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Illegal Farm Workers

October 07, 1994

In the article "Raisin Farmers Hit by Shortage of Workers" (Sept. 27), Harry Kubo of the Nisei Farmers League is quoted as saying, although illegal immigrants may burden the education and welfare systems, legal workers simply refuse to fill many of the manual labor jobs throughout the state. Statements to this effect have appeared regularly for years in discussions about the presence of illegal workers. What surprises me is that no one seems to see this as an indictment of the American attitude toward good, honest work of the most basic and necessary kind.

We have millions of poor people on welfare programs huddled in big city slums but no one to work in the farms. The poor are, in part, victims of circumstances beyond their control. Mechanization and dehumanization of farm work are factors in the equation. Overmechanization and distorted ideas about what constitutes respectable work are part of the problem. But whatever we do, if we are to survive as a nation, we must disabuse people of the notion that American citizenship is a graduation certificate from the rank of worker to the rank of welfare recipient.

The effects of agribusiness and the fading away of farm communities need to be scrutinized. Efficiency experts and social scientists should work out a better balance between production needs and humanistic considerations.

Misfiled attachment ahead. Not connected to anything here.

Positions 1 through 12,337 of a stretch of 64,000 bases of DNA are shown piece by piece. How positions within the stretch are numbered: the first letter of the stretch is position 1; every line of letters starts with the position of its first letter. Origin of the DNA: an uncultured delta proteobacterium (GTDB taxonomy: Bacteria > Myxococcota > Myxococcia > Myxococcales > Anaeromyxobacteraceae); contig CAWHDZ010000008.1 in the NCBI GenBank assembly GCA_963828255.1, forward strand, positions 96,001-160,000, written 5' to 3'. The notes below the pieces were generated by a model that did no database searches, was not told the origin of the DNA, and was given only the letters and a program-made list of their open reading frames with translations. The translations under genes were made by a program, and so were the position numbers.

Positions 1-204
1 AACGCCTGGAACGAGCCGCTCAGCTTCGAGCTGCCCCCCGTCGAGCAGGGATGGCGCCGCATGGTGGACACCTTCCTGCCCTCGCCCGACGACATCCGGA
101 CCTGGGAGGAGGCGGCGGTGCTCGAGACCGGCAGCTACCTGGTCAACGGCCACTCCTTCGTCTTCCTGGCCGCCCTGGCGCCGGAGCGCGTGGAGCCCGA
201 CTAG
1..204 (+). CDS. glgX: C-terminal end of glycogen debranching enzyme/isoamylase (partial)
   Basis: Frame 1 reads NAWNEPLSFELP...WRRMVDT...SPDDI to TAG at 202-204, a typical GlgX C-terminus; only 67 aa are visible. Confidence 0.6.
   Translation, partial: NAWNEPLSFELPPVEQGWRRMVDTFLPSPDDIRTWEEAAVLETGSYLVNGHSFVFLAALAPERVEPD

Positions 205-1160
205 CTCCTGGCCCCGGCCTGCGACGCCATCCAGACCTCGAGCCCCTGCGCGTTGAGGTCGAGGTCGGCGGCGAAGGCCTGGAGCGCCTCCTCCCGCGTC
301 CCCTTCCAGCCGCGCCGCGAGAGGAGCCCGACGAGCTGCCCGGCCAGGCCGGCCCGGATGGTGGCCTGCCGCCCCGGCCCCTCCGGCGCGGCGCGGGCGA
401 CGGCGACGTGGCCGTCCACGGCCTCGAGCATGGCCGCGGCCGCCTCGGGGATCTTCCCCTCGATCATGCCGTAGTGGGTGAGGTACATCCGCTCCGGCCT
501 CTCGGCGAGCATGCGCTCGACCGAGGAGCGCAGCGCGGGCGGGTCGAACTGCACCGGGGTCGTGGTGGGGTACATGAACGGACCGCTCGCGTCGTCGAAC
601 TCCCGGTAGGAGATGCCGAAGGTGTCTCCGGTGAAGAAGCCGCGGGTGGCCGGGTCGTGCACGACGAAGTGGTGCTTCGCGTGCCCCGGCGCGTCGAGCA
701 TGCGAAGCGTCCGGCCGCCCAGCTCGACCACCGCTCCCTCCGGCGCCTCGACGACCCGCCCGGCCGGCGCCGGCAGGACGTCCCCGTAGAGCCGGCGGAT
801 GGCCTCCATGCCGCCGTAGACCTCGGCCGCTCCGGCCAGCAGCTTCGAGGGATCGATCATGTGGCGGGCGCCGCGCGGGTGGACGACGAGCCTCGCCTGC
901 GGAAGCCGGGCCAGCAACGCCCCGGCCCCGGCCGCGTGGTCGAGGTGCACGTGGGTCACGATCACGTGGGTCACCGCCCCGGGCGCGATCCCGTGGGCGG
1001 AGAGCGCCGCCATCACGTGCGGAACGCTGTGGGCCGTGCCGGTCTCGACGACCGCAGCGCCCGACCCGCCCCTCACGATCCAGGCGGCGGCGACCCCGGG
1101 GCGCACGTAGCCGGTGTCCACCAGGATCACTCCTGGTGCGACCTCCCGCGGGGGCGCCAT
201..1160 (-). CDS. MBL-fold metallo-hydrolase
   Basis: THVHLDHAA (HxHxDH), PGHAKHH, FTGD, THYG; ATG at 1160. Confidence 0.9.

WILLIAM T. MARSHALL

Venice

Harry Kubo's upset there's not enough labor to harvest crops. He states that many illegal immigrants are not available for work this season. Why would any farmer even consider hiring an illegal immigrant? What does the word illegal suggest to them?

Kubo's argument that legal workers won't perform this type of work just won't wash. Solution: Pay legal workers a living wage. If a decent, living wage was paid, Kubo and his farmer friends would be turning away legal workers. If prices of goods go up, the consumer is not forced to buy. Eventually the market will adjust itself.

Kubo claims 50% of the work force in his area is illegal. If so, let's turn the INS loose. Substantial mandatory jail time should be afforded these people who knowingly hire illegals.

ROBERT SENNETT

Sylmar

Regarding raisin farmers finding a shortage of laborers due to the Proposition 187 debate, I have a suggestion where they, and all other employers of illegal immigrants, a.k.a. cheap labor, can find manpower plus help our society in general.

I suggest that the governor and the prison systems organize crews of workers drawn from the pool of nonviolent state criminals. In that way prisoners would be contributing to the debt they owe society for their crimes and their incarceration, plus providing cheap labor for jobs now being filled by the illegal immigrants.

ROBERTA LAUNE

Los Angeles

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